State v. von Bulow

Citation47 A.L.R.4th 455,475 A.2d 995
Decision Date27 April 1984
Docket NumberNo. 82-462-C,82-462-C
PartiesSTATE v. Claus von BULOW. A.
CourtUnited States State Supreme Court of Rhode Island

MURRAY, Justice.

This is an appeal by the defendant, Claus von Bulow, from a Superior Court conviction on two counts of attempting to murder his wife, Martha von Bulow. The indictment was handed down by a Newport County grand jury on July 6, 1981, charging the defendant with two separate counts of assault with intent to murder his wife. The trial commenced in Newport on February 2, 1982, before a justice of the Superior Court and a jury. On March 16, 1982, after six days of deliberation, the jury found the defendant guilty on both counts.

The defendant moved for a judgment of acquittal and a new trial. These motions were denied by the trial justice on March 17 and April 2, 1982, respectively. On May 7, 1982, defendant was sentenced to ten years at the Adult Correctional Institution on the first count and twenty years at the Adult Correctional Institution on the second count, these sentences to be served consecutively. The defendant now appeals from the judgment of conviction entered below.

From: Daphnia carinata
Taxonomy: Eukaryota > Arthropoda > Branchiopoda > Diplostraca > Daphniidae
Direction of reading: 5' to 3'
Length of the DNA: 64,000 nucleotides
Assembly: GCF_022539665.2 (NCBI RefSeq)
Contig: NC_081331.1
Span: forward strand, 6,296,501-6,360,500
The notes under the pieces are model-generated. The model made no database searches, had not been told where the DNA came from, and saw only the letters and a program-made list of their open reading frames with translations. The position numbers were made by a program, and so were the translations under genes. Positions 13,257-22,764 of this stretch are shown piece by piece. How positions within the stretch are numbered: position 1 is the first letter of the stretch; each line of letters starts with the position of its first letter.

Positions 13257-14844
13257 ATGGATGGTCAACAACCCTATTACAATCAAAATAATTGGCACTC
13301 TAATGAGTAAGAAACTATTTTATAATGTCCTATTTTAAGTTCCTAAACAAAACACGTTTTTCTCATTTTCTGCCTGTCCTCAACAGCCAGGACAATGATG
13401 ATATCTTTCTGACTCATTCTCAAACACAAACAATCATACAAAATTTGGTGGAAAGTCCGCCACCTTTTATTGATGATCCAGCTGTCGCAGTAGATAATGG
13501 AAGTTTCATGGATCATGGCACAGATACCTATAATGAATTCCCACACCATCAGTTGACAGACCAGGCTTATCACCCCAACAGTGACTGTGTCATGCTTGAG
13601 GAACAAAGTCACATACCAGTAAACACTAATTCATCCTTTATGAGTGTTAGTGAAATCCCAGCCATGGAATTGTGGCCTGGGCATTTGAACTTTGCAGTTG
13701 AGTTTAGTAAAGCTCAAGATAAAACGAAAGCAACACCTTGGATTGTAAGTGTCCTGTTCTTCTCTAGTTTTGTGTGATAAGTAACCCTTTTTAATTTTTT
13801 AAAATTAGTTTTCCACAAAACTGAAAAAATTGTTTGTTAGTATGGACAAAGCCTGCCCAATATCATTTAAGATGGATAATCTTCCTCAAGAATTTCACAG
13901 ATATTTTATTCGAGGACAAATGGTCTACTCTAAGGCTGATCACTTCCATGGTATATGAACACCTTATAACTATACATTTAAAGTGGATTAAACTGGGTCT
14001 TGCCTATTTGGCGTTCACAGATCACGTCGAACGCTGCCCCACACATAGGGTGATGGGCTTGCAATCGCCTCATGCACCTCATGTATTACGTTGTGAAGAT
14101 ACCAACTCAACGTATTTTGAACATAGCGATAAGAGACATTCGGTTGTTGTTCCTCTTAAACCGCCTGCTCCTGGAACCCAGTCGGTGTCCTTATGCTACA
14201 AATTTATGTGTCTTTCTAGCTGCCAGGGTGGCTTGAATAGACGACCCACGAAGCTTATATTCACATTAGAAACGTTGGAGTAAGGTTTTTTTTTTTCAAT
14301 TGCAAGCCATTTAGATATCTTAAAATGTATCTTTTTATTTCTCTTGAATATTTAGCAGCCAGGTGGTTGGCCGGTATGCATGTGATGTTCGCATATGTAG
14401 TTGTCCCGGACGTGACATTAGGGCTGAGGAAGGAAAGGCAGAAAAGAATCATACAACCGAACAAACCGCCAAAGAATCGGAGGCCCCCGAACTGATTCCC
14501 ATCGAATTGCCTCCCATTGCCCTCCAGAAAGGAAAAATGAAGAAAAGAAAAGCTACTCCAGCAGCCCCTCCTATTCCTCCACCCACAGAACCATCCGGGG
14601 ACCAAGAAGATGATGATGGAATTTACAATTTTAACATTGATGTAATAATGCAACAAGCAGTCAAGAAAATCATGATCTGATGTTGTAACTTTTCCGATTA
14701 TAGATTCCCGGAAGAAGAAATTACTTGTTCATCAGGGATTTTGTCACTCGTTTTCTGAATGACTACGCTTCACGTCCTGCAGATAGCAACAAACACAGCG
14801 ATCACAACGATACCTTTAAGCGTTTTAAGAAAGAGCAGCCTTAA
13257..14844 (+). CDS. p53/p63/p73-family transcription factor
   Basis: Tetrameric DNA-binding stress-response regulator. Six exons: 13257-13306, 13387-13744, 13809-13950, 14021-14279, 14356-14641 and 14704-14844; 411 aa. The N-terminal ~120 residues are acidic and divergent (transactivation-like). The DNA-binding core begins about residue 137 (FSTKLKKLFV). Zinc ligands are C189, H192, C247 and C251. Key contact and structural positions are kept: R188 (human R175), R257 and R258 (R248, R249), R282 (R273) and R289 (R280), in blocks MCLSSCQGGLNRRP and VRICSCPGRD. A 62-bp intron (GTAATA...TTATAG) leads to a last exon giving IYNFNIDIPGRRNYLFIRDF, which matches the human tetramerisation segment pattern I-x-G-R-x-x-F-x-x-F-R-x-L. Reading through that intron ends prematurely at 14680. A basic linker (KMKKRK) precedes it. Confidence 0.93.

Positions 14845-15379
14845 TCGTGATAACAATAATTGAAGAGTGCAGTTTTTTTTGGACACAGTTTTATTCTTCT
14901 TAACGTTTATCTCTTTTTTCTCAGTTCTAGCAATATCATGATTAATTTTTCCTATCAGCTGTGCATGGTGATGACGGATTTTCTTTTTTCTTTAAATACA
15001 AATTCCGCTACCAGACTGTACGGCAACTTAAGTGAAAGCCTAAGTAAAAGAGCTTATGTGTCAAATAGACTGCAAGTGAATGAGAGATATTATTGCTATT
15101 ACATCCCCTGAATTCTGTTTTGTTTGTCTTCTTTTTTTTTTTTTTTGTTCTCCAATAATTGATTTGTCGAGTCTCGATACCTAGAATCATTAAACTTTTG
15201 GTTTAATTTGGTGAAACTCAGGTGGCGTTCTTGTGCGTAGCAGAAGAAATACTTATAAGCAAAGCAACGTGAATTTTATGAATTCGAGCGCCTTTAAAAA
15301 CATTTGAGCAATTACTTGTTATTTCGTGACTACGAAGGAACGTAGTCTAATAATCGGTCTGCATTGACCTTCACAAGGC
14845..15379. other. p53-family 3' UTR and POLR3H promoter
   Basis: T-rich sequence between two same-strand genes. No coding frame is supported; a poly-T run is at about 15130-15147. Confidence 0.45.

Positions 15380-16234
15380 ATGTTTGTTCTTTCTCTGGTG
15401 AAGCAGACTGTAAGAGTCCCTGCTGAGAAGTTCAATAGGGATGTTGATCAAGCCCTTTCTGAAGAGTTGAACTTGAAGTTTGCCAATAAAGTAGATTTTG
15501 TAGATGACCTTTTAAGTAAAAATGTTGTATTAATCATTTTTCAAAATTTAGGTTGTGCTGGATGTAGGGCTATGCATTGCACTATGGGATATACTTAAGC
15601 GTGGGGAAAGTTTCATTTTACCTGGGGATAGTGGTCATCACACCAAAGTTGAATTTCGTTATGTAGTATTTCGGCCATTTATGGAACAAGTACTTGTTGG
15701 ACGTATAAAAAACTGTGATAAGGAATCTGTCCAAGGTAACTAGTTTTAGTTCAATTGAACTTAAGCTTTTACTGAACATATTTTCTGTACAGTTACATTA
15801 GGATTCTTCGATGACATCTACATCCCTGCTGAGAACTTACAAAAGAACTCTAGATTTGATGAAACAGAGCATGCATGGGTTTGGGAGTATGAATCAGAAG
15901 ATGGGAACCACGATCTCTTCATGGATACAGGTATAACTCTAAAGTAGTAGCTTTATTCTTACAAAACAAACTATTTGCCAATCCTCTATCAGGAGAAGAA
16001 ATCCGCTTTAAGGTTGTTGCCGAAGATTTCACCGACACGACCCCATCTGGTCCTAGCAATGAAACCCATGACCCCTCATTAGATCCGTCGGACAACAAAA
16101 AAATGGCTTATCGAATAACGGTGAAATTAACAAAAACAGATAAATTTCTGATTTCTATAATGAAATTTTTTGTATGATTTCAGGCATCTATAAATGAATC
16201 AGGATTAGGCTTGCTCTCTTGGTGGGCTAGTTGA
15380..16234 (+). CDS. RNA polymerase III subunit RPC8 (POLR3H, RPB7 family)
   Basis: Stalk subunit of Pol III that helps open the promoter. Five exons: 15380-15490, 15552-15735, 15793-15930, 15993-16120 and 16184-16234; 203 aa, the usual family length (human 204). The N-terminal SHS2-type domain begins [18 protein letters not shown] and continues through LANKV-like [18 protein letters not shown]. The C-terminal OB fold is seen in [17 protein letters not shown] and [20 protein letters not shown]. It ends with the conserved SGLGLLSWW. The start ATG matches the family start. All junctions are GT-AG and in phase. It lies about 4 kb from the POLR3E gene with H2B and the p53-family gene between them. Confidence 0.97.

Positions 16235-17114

After a trial spanning six weeks, the record of which includes more than 5200 pages of transcript embodied in twenty-six volumes, Claus von Bulow was found guilty of twice attempting to murder his wife by injecting her with doses of insulin. There were no eyewitnesses to these alleged crimes. Rather, the jury found defendant guilty on the basis of circumstantial evidence.

On December 21, 1980, Martha von Bulow was found in a comatose state on her bathroom floor in the family's Newport home--Clarendon Court. She remains in that condition at a New York hospital. Approximately one year earlier, she suffered a similar episode of unconsciousness from which she quickly recovered. The occurrence of the second coma triggered the events leading up to defendant's indictment, trial, and conviction. Suspecting that defendant may have poisoned his wife, Martha von Bulow's son, Alex; her daughter Ala; and her mother, Mrs. Aitken, hired former Manhattan District Attorney Richard Kuh to investigate the cause of Mrs. von Bulow's condition.

Chronologically, the events that gave rise to the family's suspicion and culminated in its investigation of defendant's possible criminal involvement are essentially as follows.